I turned off my Lane Keep Assist because, for me, it proved annoying. But, again, inexperienced drivers might appreciate it to learn the muscle memory and the other features, to me, make the car safer to drive.
If you have teen drivers, the Teen Drive package comes standard. Basically, you can customize the settings for individual drivers to “encourage better driving behavior.” It automatically turns on safety features (see Driver Confidence package above), and it’ll give you an in-vehicle report card on driving habits. If you choose that level of supervision, discussing that report card should prove interesting.
7. If this is your first EV, be prepared at first to spend a lot of time looking at the indicator of battery power left on the dashboard, right next to the speedometer. Depending on how and where you’re driving, it can add or subtract miles left before needing a charge. Luckily, it’s a clear and easy to read display.
8. Sight distance inside the Bolt EV is very good, with wide windows. GeekMom Corrina, who is 5 foot 2 inches, felt it compared favorably to the sight distance from a taller minivan. I, taller and a larger body-size, felt there could have been more room in the driver’s seat.
9. The Driver Information Center is the heart of the tech inside the car. That’s where all the controls are displayed, including where heating controls, air conditioning, the radio including Sirius FM, and the OnStar button are located. It’s also where the smartphone controls are mirrored, if you plug your phone into the car. It either takes some fiddling (if you hate reading directions) or reading the directions to learn how to use it quickly and efficiently when driving. (I do not recommend being distracted trying to learn it on the fly when driving.) But, overall, I would estimate it only takes a day to a week to use this easily and well.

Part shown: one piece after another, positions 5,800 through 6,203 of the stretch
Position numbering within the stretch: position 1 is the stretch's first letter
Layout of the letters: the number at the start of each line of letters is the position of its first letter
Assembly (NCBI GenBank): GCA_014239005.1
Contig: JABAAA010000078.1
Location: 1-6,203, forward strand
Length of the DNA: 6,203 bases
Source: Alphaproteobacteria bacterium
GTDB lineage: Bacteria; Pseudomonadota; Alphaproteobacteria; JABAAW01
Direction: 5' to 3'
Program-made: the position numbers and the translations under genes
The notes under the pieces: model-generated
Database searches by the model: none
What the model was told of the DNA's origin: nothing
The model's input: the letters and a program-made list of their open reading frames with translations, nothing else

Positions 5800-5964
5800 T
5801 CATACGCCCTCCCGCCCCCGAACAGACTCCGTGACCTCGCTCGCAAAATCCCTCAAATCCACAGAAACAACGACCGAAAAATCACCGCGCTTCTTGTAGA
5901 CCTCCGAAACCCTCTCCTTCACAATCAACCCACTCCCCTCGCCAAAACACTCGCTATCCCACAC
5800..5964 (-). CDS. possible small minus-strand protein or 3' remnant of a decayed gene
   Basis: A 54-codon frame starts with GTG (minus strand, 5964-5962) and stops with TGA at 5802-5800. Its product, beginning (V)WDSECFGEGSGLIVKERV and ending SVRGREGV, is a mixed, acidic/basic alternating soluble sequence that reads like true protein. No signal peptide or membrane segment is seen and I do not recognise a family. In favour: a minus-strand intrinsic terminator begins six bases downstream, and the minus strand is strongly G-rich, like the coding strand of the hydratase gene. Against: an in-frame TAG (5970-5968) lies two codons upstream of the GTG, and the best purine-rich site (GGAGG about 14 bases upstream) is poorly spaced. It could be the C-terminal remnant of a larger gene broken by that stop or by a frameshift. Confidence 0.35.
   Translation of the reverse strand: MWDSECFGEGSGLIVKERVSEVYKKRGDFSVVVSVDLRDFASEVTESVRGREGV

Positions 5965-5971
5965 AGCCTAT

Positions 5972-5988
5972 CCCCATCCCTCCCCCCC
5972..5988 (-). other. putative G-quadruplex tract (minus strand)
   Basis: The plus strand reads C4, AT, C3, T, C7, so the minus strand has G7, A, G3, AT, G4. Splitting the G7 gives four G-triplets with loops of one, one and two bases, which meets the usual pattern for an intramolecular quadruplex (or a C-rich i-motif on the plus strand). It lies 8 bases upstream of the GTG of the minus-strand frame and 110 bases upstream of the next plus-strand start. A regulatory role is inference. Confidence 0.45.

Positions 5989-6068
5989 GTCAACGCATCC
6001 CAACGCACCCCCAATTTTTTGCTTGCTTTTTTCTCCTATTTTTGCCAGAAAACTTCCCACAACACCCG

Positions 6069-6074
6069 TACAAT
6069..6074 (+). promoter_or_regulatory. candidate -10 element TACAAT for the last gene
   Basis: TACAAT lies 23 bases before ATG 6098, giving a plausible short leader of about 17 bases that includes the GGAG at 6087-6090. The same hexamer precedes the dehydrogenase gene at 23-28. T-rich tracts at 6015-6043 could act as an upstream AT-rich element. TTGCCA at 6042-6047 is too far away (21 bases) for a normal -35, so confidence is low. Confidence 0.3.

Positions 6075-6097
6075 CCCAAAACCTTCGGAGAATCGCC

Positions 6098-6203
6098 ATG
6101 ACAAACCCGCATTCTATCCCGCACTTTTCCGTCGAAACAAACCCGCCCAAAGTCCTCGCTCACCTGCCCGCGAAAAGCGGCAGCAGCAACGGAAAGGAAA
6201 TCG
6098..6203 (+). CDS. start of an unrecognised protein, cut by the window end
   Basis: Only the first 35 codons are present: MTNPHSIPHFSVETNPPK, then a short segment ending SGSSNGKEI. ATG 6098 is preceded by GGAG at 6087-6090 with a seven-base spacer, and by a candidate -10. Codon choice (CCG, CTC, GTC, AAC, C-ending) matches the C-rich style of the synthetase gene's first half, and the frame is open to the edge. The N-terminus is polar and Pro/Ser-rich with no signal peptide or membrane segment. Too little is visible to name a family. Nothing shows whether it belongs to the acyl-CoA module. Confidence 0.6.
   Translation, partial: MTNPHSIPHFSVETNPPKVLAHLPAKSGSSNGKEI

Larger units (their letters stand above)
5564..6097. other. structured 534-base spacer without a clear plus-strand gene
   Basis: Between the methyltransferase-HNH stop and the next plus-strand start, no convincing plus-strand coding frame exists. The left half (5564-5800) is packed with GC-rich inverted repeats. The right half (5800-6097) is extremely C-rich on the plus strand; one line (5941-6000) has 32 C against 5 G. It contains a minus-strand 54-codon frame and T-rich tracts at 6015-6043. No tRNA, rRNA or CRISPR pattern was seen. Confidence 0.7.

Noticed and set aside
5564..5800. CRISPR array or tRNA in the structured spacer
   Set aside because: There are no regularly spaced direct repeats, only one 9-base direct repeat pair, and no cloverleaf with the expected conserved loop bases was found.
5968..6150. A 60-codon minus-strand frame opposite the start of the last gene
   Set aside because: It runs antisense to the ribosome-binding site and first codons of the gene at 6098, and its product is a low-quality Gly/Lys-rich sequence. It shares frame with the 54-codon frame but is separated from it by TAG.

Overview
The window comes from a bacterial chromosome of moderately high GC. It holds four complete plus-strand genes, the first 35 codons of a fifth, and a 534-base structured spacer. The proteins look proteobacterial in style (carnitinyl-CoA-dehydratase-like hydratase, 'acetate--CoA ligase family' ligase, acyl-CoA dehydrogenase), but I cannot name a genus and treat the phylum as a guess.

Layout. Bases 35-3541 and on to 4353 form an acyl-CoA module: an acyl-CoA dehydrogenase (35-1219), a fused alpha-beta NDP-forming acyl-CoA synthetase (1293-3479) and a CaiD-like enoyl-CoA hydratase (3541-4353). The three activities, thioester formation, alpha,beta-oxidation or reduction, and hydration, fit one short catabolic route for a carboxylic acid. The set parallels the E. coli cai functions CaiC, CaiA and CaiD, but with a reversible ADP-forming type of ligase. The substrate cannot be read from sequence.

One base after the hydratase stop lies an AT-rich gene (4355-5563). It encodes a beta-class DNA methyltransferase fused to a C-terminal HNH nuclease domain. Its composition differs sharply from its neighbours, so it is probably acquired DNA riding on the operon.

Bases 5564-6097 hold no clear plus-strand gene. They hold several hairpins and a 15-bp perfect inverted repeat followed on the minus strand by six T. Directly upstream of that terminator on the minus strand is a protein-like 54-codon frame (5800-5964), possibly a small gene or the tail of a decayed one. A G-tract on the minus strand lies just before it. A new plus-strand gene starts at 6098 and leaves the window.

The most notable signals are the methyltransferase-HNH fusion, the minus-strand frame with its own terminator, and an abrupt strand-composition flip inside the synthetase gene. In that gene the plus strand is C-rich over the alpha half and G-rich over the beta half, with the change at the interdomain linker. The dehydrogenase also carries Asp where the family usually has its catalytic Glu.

10. The rear-view camera feed appears directly in the rear-view mirror but only if you want. You can choose to drive with it as just a mirror. I wanted initially to do it that way but found, after testing the camera, that I preferred the camera for a better view of what was behind and to the side of the car.
Bonus Points That Are Helpful to Know:
11. The other features include:
- Keyless Start–push button–Standard
- Cruise control–Standard
- LATCH system making it easier to install kid/infant car seats
- Rear child security locks
- Outside temp display
- Theft deterrent system–sounds horn/flashes lights
12. The Bolt EV comes standard with StabiliTrak, electronic stability control system with traction control. It automatically helps enhance control, particularly during emergency maneuvers, by adjusting the brakes and motor torque to help you stay on your intended path. This also includes Traction Control that detects wheel slippage and applies brake pressure and/or reduces motor power to help the driver maintain control when accelerating on wet or snow-covered roads.